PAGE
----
Setting Up A Coil Spring On Your Mountain Bike's Rear Shock

  1. Start by moving the bottom out bumper all of the ways to the top of the stanchion.
  2. Then install the spring on your shock with the preload adjuster use tight enough so the spring doesn’t move around and has play.
  3. Next, tighten the preload adjuster nice and snug. We recommend about one full turn from when the spring stops wiggling to avoid is loosening while you’re riding.
  4. Then install the shock on your bike. Check to see where your sag is the same way you would with an air shock but you’ll use the bottom out bumper as the sag ring. It's a little harder to move the bumper up and down since the spring is in the way, so you’ll probably need to use a soft, thin tool such as a tire lever to reach in and move it back up if need be (this is why we start by moving the bumper all the way up before installing the spring).
  5. Now put on your riding gear so you’re at full rider weight when you’re checking your sag. Very gently sit on the saddle making sure not to bounce the shock since you can't easily reach down and lift the bumper back up.
  6. Then lift your feet off the ground and stand up off the bike. Measure the distance between the dust wiper and the top of the bumper.
  7. Last, divide that by the stroke of the shock, move the decimal point two numbers to the right, and voila! That is your sag percentage.
measuring sag on a mountain bike rear shock coil spring

Measuring sag

Please note that it is very common to see people check their shock sag standing in a riding position. But, we prefer to do this sitting on the saddle as this creates a more consistent reading since standing can create some inconsistencies, and it's much easier to do by yourself.

Please keep in mind that sag is not the “end all, be all” to determine wrong or right, but your frame's recommended sag is a good place to start. Recommended sag generally ranges from 25-35%, but 30% sag is a common amount. In the end, your personal riding style will dictate or how soft or stiff you run your suspension. Using sag as a reference is a pretty good way to keep track of things.

If you have less than your ideal sag, the spring you chose is likely too stiff but, many bikes these days are designed around an air shock. As a result, your new linear coil shock might require a stiffer spring so you aren’t constantly blowing through travel. Give the bike a ride on a trail you ride often to see if you can reach the bottom out or not and pay attention to feel if the rear end feels too stiff. If the rear end is stiff and you cant reach bottom-out, then you’ll need to go down a spring rate. Don’t worry, you can keep that spring for bike park days when you're hitting bigger stuff for more bottom-out resistance or sell it pretty quick.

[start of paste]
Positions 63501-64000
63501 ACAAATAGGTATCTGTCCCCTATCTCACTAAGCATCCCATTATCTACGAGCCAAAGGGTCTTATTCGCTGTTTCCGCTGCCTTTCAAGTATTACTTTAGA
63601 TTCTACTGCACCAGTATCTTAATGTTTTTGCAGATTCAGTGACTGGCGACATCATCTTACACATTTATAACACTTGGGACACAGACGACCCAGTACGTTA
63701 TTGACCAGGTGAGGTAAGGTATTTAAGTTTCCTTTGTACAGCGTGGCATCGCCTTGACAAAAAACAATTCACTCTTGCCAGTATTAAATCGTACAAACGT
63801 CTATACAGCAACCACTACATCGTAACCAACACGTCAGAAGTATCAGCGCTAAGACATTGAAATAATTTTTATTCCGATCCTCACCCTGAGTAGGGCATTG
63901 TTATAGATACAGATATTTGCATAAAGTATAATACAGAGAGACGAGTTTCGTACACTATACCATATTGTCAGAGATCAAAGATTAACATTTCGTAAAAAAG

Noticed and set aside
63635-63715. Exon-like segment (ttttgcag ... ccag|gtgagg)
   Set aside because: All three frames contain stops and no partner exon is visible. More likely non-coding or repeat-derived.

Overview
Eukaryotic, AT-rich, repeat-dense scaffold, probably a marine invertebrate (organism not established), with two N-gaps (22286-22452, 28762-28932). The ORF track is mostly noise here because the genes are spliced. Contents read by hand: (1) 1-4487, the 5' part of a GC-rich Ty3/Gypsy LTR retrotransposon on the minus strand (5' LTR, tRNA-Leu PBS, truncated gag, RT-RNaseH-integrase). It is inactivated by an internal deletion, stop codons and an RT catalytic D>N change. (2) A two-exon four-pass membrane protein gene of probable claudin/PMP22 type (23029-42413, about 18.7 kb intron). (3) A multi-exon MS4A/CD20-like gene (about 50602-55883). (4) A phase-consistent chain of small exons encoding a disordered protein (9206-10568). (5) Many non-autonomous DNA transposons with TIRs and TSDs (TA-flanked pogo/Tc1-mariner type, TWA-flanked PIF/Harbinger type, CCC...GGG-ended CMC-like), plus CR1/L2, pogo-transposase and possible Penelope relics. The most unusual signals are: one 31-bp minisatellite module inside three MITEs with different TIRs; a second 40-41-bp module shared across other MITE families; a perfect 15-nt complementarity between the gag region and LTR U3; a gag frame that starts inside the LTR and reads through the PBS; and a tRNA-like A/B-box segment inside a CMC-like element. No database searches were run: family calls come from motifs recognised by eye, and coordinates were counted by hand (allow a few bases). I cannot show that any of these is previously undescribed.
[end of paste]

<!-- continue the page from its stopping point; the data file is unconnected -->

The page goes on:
Now, if you have more than ideal sag, you can make some small adjustments with the springs preload adjuster. Most likely, however, the spring is too soft. The amount of preload you add to spring does not change its rate. This simply stiffens the initial part of the stroke and will result in just a little less sag. Plain and simple, you cannot fix an improper spring rate by adding tons of preload. More preload will not make your shock bottom out less, it only stiffens the initial part of the stroke.

On average, you can only add about 5mm of preload and Fox/Marzocchi recommends only adding one full turn of spring load to their springs. If the spring is just way to soft or waaaay to stiff, then you’re going to need to use your best judgment of what to do since its obvious something was off. Go back and check to see if you entered the information correctly into the calculator being sure that your weight is in pounds or kilograms as intended, wheel travel is in inches or millimeters as intended, etc.

One more tidbit of information. Let's say you have a 500-pound spring, and you find you’re right around your target sag but your bottoming out way too much. Well, you can get a progressive spring which are currently made by Cane Creek and MRP. This means a 500 pound MRP Progressive spring is rated at 475 pounds at 25% of the stroke, rated at 600 pounds at 75% off the stroke. This means you’ll have a spring that’s nice and soft off the top of the stroke, but supportive at the bottom of the stroke with more bottom out resistance.

     If you’d like to learn more about this, we have a whole video about progressive springs.

Last but not least, some bikes just aren’t designed to use a coil shock. There might be some give and take with your coil shocks setup. You might need to run a spring that’s a little too soft off the top so you aren’t bottoming out all of the time but hey, thats just a possible side effect of going coil.

PNW Components Loam Dropper Post - The Lost Co. - PNW Components - LDP309200B - 850005672739 - 30.9mm - 200mm Product Photo
Sold out

PNW Components Rainier Gen 3 Dropper Post - The Lost Co. - PNW Components - RDP309125V3 - 30.9 - 125mm Product Photo
Sold out

Cane Creek Valt Progressive Coil Spring - The Lost Co. - Cane Creek - AAD2418 - 840226083032 - 55MM X 400-488LB -
Sold out

MRP Progressive Springs - The Lost Co. - MRP - WB-99-0200 - 702430177184 - 300+ -
Sold out

Got questions? Feel free to shoot us an email or give us a call!




Mike Randol



Bellingham, WA

Current Bikes: Mullet Devinci Spartan 27.5 Custom Build

Bike Size: Medium

Favorite Trails: Dirt Merchant in Whistler, Chuckanut Mountain Trails in Bellingham

About Me: I grew up hucking my bike off curbs in the suburbs of Chicago. I moved out to the PNW in 2014 and opened The Lost Co in 2016. I freaking love riding long rough descents and really pushing my body to the limit. I'll straight up ride any type of bike but really prefer long travel 27.5" bikes. However, mid-travel 29r's are growing on me...